5
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I have some Field objects that need to be serialized. Their primary string identifier is called a Tag and starts with a number, so it's not suitable for use as a class name. Thus, for a field bearing tag 32A, I am using the name Field32A. However, during serialization, I need access to the literal string value "32A".

I don't think it's a good idea to convert the name of the class to a string and substring the 32A off the end (though I'm open to hearing argument). And, instead of hard-coding this string in the serialization logic somewhere deep in the class, I thought of putting the string in an attribute that can decorate the class itself, in close proximity to the class name in the source code, so future developers who (say) copy this class to a new one won't miss the need to change the class name and the string representing the tag value.

Note: the FieldTag attribute on the FieldBase class is just there to prove that we’re getting the right fieldtag (and in some cases I did incorrectly get the base class field tag, such as when it was omitted on the derived class, until I put the inherit: false in there).

The magic here is occurring inside the Field32A.ToString method where it refers to FieldTag, which goes to the property on the base class and gets the value from the attribute. Do you think this is a good idea?

Run the following code live in a DotNetFiddle

[FieldTag("Base")]
public abstract class FieldBase {
    public string FieldTag {
        get {
            FieldTagAttribute fieldTagAttribute = (FieldTagAttribute) (
                GetType().GetCustomAttribute(typeof(FieldTagAttribute), inherit: false)
            );

            if (fieldTagAttribute == null) {
            throw new InvalidOperationException(String.Format(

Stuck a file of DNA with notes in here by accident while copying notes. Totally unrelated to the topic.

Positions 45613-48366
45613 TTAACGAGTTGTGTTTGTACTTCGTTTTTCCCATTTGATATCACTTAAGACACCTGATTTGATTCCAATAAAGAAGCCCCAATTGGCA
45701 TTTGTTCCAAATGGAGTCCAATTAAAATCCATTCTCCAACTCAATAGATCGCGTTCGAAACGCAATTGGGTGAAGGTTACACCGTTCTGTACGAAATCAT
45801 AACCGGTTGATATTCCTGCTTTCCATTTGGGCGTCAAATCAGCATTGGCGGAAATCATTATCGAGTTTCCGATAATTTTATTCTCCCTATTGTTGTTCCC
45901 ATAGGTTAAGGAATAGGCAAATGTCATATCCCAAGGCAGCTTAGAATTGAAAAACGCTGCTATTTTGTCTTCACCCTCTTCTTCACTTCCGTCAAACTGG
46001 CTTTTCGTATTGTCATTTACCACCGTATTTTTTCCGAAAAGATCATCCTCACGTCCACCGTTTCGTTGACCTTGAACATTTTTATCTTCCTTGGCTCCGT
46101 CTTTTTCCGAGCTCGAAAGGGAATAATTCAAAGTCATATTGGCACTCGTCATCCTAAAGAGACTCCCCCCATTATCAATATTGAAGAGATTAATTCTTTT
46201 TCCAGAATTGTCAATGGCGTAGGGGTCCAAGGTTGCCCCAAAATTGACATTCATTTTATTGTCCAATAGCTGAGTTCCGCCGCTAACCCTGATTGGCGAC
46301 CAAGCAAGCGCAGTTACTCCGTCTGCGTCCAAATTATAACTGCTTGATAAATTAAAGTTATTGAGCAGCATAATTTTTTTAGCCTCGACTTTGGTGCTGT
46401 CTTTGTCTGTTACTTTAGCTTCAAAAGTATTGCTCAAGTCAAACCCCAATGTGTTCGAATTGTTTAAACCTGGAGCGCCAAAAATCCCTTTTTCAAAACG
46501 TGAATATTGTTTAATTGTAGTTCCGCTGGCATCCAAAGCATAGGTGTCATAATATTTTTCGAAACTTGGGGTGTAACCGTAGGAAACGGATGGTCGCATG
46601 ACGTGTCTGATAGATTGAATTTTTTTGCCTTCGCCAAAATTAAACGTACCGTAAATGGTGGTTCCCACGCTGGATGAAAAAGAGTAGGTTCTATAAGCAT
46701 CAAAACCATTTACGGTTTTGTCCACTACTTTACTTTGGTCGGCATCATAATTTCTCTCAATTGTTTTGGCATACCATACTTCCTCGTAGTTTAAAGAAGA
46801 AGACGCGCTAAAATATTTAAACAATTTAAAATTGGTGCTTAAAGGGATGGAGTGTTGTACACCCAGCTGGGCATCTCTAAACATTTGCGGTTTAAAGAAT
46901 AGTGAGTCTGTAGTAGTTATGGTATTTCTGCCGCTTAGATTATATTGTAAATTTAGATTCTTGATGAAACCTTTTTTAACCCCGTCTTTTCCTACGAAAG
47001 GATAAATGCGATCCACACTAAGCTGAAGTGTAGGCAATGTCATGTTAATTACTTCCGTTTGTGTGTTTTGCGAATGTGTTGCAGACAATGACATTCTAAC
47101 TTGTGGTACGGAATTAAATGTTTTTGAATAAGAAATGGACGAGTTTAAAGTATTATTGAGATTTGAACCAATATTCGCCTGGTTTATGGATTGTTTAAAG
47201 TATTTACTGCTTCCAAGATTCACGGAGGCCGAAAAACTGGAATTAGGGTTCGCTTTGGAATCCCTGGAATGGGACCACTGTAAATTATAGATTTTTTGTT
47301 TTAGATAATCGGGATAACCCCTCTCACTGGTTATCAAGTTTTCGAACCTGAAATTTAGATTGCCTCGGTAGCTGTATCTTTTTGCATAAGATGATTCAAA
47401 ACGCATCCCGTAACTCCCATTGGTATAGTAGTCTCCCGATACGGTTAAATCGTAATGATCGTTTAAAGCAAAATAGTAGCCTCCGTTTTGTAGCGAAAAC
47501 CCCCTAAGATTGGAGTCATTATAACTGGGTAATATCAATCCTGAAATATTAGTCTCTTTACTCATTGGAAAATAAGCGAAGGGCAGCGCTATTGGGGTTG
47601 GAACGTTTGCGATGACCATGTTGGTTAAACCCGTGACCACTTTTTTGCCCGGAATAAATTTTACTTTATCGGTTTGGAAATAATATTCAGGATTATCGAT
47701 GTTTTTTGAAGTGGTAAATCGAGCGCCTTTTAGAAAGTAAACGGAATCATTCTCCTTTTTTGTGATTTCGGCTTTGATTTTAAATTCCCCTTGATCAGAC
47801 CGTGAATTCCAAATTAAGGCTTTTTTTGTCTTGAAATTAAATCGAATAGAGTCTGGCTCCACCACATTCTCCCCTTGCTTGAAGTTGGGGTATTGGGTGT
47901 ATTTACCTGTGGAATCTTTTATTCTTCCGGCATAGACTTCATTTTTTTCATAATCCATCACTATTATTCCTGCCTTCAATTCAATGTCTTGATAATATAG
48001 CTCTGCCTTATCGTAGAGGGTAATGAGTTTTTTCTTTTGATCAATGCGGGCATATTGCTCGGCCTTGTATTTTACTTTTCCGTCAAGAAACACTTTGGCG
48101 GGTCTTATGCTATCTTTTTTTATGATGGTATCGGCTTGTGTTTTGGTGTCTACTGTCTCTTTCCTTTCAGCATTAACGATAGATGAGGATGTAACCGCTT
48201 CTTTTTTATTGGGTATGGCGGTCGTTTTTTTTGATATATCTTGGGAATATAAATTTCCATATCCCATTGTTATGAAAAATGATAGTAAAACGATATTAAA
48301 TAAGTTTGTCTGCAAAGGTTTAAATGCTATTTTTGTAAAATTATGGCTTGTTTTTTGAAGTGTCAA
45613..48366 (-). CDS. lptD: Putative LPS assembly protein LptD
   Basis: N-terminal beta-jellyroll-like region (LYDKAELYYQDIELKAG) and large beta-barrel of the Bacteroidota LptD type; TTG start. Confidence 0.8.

"Class {0} has no attribute [FieldTag]. "
               + "Please add the attribute to this class.", GetType()));
            }

            return fieldTagAttribute.FieldTag;
        }
    }
}

public class FieldTagAttribute : Attribute {
   public FieldTagAttribute(string fieldTag) {
       FieldTag = fieldTag;
   }

   public string FieldTag { get; set; }
}

[FieldTag("32A")]
public class Field32A : FieldBase {
    public string Value{ get; set; }
    public override string ToString() {
        return ":" + FieldTag + ":" + Value;
    }
}

void Main() {
    Field32A field32A = new Field32A { Value = "12345" };
    field32A.ToString().Dump(); // :32A:12345
}
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  • 1
    \$\begingroup\$ It's bad form for a property getter to throw an exception. I would do so in a protected constructor of your FieldBase class. At that point, you can cache the retrieved value in a class member and not have to do any reflection in the property getter at all. \$\endgroup\$ – Jesse C. Slicer Jul 16 '15 at 21:31
  • \$\begingroup\$ @JesseC.Slicer I don't think it's bad form to throw an exception in a property setter if something is invalid. Care to elaborate on why you feel that way? \$\endgroup\$ – RubberDuck Jul 16 '15 at 21:44